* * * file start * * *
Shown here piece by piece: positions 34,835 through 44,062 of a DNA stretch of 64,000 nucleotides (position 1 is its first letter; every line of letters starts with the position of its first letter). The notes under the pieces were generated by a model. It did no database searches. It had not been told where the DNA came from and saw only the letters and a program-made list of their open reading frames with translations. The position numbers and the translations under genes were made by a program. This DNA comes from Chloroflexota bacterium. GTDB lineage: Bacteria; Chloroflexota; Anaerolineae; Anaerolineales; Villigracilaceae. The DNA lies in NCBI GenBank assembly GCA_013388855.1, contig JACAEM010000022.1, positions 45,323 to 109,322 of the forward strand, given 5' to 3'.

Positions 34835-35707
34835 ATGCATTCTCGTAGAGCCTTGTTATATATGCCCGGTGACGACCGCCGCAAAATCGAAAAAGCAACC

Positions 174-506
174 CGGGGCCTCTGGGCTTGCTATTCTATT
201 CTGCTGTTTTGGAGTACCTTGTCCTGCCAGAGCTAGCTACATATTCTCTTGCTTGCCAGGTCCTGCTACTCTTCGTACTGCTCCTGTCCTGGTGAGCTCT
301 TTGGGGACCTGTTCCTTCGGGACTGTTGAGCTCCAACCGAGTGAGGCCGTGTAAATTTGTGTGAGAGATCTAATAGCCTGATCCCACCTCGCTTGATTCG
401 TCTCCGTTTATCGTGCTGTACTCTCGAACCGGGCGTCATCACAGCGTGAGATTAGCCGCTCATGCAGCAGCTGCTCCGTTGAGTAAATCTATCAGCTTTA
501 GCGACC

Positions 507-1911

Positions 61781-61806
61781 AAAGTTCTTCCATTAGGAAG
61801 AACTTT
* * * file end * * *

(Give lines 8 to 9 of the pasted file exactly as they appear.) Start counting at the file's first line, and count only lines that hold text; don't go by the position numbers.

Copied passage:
401 TCTCCGTTTATCGTGCTGTACTCTCGAACCGGGCGTCATCACAGCGTGAGATTAGCCGCTCATGCAGCAGCTGCTCCGTTGAGTAAATCTATCAGCTTTA
501 GCGACC